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(photo credit: David Deutsch)
'I love my country to madness," says Zelda Harris, 76. While most people love and are silent, Zelda transmutes her love into activism. Once it was Soviet Jewry, then it was electoral reform and now it's Metuna, the road safety organization. Whatever she takes on as a cause, she throws herself into it, heart, soul and body.
Living in Israel on and off since 1949 was, for Zelda, another of her causes, perhaps the first, and the one that's been ongoing ever since. Even before she married Leon, her husband of 56 years, she was here, right at the beginning of the adventure.
Leon was already here, having volunteered to join the struggle. The Hagana wouldn't take him as he had asthma and he was sent to a kibbutz to work. Zelda stayed in England during the War of Independence, already active in her youth movement, Hashomer Hatza'ir, raising money for ambulances. In October 1949 she came to join him on the kibbutz.
She took a sherut taxi which got there, via Tel Aviv, and took many hours. The land flowing with milk and honey that she had dreamed about was a wasteland of scorched earth in the immediate post-war period.
"At least on the kibbutz there was a bit of green," she recalls. "But I couldn't relate to the people. They were Polish, German and Austrian young people and we had nothing in common."
They decided to move to Haifa where they had friends, and the plan was to go into the fishing business; they would buy a trawler with six other partners and bring in an item which was hard to find in the Israel of 1949 - food.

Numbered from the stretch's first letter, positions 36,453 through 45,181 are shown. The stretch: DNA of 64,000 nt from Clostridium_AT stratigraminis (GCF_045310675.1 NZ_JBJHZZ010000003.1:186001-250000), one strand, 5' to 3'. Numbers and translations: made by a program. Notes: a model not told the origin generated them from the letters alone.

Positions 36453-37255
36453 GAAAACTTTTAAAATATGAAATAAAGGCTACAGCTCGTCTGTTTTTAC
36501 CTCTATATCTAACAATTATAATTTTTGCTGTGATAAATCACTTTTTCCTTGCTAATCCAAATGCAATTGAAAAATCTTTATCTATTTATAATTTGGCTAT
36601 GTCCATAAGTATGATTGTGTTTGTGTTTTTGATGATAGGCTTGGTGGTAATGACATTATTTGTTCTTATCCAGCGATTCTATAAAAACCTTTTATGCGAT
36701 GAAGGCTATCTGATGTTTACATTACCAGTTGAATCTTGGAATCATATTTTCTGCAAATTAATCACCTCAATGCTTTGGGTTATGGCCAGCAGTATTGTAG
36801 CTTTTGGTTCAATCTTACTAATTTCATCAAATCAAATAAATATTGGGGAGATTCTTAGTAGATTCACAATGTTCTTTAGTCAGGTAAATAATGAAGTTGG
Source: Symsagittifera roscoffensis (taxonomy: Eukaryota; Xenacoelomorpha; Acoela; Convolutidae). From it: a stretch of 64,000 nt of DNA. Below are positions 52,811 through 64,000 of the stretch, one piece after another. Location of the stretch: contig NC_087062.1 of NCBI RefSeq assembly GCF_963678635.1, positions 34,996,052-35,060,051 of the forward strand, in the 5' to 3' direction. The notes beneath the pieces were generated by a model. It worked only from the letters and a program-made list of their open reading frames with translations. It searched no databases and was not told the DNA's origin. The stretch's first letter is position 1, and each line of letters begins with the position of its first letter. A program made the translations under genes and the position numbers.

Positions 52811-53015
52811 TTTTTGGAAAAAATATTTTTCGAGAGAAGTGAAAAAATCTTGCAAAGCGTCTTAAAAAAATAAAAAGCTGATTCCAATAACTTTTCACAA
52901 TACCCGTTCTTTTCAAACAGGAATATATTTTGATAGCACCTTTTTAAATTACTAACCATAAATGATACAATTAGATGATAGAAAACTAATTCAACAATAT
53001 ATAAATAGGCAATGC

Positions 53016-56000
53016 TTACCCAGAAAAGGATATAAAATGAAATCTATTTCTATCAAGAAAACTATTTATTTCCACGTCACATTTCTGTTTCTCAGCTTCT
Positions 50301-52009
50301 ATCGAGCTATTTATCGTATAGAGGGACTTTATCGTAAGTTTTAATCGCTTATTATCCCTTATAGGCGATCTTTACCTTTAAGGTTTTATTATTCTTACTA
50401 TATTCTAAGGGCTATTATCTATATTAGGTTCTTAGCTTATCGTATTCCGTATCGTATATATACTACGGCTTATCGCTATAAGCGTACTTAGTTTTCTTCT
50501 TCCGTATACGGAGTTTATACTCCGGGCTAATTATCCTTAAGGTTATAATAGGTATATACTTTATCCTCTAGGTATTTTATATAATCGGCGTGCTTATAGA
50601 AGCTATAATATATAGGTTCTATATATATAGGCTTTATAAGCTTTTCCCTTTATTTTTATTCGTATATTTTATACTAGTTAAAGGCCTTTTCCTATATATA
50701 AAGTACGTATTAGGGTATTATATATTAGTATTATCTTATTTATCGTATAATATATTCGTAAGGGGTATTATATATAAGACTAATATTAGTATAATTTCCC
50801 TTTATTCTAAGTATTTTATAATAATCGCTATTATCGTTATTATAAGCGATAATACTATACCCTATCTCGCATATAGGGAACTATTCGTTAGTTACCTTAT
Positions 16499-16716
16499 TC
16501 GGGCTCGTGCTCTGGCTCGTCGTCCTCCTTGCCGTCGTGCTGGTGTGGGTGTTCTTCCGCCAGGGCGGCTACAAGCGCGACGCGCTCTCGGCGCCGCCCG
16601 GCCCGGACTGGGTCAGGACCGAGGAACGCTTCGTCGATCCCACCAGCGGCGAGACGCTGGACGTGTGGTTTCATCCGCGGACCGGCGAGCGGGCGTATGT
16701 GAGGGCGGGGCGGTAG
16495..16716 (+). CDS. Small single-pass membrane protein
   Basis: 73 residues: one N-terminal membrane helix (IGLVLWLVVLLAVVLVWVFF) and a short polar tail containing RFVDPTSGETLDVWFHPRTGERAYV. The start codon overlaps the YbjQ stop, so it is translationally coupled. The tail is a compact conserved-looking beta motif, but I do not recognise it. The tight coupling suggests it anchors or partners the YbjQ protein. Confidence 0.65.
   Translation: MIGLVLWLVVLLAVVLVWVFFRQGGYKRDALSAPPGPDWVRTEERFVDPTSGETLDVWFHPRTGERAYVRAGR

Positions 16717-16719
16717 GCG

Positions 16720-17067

First though, they returned to England to get married, hoping that with the wedding presents they would be able to make their contribution to the price of the boat.
"It was all arranged in six weeks," remembers Zelda. "Leon went to Holland to get the boat and I came here. It was March 1950."
The first time she came, the journey had taken 24 hours as there were no direct flights from London and she flew via Brussels. This time, she boarded the flight in London, wearing her best going-away outfit from the wedding, her pockets stuffed with packets of tea and a holdall full of food. On top of her clothes in the suitcase, she had spread as many sanitary napkins as she could stuff in.
"I also had a big roll of elastic which was intended for use in repairing underwear," she says. "The customs went through everything and queried this innocent bit of haberdashery. They suspected I was going to start a business."
She forgot her coat in Lod and phoned up to try and get it back as it had been a part of her trousseau. She did eventually get it back, but all the tea had disappeared.
She went back to Haifa where she and Leon had rented one room in an apartment. The shipment arrived with a refrigerator and stove, but the electricity supply was erratic and she used neither of them and instead cooked on a primus stove. Leon came back from Holland in June but sadly the whole fishing project fell through. The compensation was that they became, in her words, "the darlings of Haifa society."
"All the established old-timers, like Sami and Aviva Ofer, would invite us to their cultural gatherings, and we had many friends among the Mahal volunteers from America and Canada who had been in the navy."
They had to find work and the 20-year-old Zelda did - she got a job as a model.
"I'm quite ashamed to remember it, because I'd wanted to be a pioneer tilling the soil and instead here I was, strutting up and down a runway wearing exquisite clothes designed by a new immigrant Hungarian designer. Heaven knows who was buying these clothes because there was practically no food, but there must have been people with money."
Leon began working on the Italian boats which fished off the coast and occasionally he and his fellow workers tried to smuggle fish home, hiding them in their shirts.
"He didn't succeed very often, as they used to search them," remembers Zelda.